We prefer to use the SEOmoz Pro tool because it easily provides three of the most important metrics for evaluating domains: Page Authority, Domain Authority and Linking Root Domains. Page Authority, uses a 100 point scale, is a predictive metric to predict the likelihood of a page being able to rank. Domain Authority is relatively the same as Page Authority, but it evaluates the authority of the entire domain. Linking Root Domains provides the unique number of domains linking to a page and/or domain. Usually, the more unique linking root domains a domain has, the higher its domain authority.

With the launch of Penguin a few months ago, the most important metric is Domain Authority (of the three) because it provides the gauge on how relevant search engines view a domain. Also, Domain Authority has the highest correlation to higher rankings. To learn more about the Penguin update feel free to check out our article.

I saved the data from the screenshot above and placed it in Excel. The yellow cells represent rankings belonging to two domains. Suppose I was the domain owner in position 9 and 10, with the second largest Domain Authority, I’d try to identify why my position is lower than my competitors. My first guess would be there are some “bad” links linking to the domain. Also, I would try to increase the number of unique domains linking to the domain because it would increase the relevance (social proof) of the domain.

Now suppose I’m the domain owner in position 6. With domains below me having larger Domain Authorities, my days in position 5 could be numbered. It would take a lot of work to maintain my current position and even more to supersede my competitors. However, supposing I look at the data I gathered in part one; I see this keywords provides the highest click and ROAS potential.  Therefore, I should focus a lot of my SEO efforts on this keyword.

To Conclude

To quote Vin Scully, “like real estate, location is everything.” The same is true for keyword positions in SERPs. Most of the time, ranking higher in the SERP increases the amount of clicks a page will earn. I’ve walked through a simple case on how to evaluate the competitive landscape of a SERP and the potential actions I would take. I used Domain Authority as the primary determining factor for rankings, which is inaccurate because Google uses over 200 variables when evaluating the relevancy of a website.  If you’re interested in learning more, feel free to reach out to us.


Penguin Update & Changes to SEO Best Practices

Author: Alan Rothstein, Co-Founder of Fish Tank Media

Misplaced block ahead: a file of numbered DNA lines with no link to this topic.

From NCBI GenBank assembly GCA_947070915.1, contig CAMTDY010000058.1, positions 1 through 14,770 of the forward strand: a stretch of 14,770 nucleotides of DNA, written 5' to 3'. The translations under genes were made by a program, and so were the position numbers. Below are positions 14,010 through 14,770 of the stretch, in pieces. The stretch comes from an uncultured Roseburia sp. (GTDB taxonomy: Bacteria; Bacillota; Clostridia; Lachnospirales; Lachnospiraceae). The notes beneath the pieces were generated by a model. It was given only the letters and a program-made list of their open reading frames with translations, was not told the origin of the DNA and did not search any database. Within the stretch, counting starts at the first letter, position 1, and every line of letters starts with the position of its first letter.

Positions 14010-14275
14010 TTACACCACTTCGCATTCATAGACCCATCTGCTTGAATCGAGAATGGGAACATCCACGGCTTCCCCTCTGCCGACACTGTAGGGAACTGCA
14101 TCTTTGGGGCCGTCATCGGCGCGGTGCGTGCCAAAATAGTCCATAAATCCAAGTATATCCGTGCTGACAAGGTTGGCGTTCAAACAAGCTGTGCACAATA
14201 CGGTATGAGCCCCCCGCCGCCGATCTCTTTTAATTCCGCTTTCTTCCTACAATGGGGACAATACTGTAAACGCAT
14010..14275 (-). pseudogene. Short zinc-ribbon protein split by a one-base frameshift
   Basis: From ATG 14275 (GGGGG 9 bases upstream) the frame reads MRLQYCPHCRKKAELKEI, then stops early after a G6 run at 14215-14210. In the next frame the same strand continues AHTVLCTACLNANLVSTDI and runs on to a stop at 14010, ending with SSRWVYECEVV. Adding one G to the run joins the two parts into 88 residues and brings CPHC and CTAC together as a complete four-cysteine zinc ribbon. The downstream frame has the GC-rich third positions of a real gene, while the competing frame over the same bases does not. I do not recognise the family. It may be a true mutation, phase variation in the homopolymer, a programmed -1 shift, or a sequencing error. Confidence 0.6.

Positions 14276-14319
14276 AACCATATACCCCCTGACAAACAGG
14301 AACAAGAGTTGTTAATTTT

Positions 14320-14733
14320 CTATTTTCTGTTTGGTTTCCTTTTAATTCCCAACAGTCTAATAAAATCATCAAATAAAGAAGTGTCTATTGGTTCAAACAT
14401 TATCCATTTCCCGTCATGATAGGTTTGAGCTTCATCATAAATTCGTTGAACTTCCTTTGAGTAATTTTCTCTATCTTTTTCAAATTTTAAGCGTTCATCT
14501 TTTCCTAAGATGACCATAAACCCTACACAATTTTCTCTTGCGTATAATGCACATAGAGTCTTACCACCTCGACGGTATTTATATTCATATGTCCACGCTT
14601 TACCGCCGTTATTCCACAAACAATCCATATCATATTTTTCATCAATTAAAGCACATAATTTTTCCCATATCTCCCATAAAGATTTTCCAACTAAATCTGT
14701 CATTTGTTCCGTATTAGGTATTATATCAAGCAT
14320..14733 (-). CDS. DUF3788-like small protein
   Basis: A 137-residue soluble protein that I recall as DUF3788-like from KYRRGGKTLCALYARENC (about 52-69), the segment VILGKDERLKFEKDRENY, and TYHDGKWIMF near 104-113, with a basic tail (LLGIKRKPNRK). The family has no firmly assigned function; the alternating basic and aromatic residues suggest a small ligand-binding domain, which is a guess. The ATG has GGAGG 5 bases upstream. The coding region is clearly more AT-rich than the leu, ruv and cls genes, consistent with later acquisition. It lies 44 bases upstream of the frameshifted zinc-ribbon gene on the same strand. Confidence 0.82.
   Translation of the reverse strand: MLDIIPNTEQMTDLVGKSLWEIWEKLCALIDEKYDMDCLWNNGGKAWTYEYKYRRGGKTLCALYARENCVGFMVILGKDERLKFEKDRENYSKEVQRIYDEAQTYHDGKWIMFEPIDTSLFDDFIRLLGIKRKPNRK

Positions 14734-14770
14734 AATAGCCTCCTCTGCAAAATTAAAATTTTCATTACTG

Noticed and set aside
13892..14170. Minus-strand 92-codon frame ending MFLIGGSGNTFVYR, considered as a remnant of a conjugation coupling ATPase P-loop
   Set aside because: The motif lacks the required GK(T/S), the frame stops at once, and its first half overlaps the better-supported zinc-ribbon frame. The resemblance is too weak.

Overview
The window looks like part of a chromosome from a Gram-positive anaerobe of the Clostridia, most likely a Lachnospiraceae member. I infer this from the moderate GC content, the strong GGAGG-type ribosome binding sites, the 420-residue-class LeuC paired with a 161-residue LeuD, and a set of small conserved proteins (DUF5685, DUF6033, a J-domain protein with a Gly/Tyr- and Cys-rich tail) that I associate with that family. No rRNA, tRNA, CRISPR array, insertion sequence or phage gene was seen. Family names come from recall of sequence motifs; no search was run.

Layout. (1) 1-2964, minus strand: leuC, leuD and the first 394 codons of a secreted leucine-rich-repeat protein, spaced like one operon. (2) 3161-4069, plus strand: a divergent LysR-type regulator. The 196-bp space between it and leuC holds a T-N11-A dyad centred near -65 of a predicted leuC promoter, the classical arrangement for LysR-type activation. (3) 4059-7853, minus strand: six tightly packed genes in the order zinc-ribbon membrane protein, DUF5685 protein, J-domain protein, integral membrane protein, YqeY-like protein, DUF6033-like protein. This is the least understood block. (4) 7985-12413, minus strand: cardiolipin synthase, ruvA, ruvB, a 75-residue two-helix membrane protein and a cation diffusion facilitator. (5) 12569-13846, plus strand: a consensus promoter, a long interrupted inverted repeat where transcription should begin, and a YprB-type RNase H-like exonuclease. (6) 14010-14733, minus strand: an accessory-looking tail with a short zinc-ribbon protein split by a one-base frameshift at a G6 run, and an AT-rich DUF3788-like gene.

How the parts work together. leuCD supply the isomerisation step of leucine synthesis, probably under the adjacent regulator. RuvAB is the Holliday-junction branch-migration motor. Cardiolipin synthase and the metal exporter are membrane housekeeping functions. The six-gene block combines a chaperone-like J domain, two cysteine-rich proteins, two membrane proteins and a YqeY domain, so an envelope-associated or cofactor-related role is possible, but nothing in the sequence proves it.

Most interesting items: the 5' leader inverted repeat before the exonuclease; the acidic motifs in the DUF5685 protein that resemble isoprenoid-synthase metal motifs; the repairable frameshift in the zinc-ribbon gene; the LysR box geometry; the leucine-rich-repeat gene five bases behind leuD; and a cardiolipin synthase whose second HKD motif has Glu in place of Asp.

On April 24th, Google unveiled the Penguin algorithm update aimed at on-page over optimization and external link manipulation. Along with the algorithm change comes changes to some SEO tasks. Below are a few of the SEO best practices that are impacted by the Penguin update to date. Visit SEOmoz Google Algorithm Change to learn about Penguin & Panda algorithm updates as they happen.

Link Building


Anchor Text Request

The first thing most SEO professionals contemplate when doing link building is: we have a bunch of links but most have either the domain name or an image externally linked. Can’t we just contact the person with the external link and ask them to use the right anchor text? With the Penguin update, this task is no longer best practice. With Google’s algorithm looking for an un-natural density of external link anchor text, you should go back to building links instead of link anchor text sculpting.

Link Remediation

Many SEO professionals in the past pushed link remediation to the back burner thinking that a handful of bad links will not cause any penalties, and they would have been right until Penguin came around. Fortunately, Google has utilized Google Webmaster Tools to report bad links that may or may not be causing penalties to organic rankings. Keep an eye on the warnings section and remediate any links that get flagged by Google.

On-Page Optimization








Title Tag Best Practices

An important variable to achieving better organic rankings is the optimization of the Title Tag. Pre-Penguin the best practice was to have the primary keyword in the first position followed by secondary and tertiary keywords that echoed the primary keyword. In addition to a 70 character limit, we recommend using the primary and secondary keyword that share a similar keyword theme. However, if you have additional characters available we recommend adding a third keyword that provides a new, different keyword theme.

Pre-Penguin Best Practices
Social Media, Social Media Marketing & Social Marketing Media | FTM

Post Penguin Best Practice
Social Media, Social Media Marketing & Facebook Marketing | FTM

Keyword Density in Body Content

The best practice up until the Penguin update was 5% keyword density. For now, we recommend having 3%-4% keyword density until Penguin is researched further. Also consider repetitions of the primary keyword in conjunction with keyword density. The more content you have on the page, the more repetitions of the primary keyword you will need to add.

The Bottom Line

SEO is a long term ranking strategy. Participating in Black Hat SEO will eventually catch up with you. The lost rankings, time and money spent to clean up a website is not worth the short term gain. Further, if your main domain gets banned from Google you may have to start a brand new domain, hurting your brand in the process. Staying on top of the Google algorithm shifts and the use of White Hat SEO best practices is the best SEO strategy.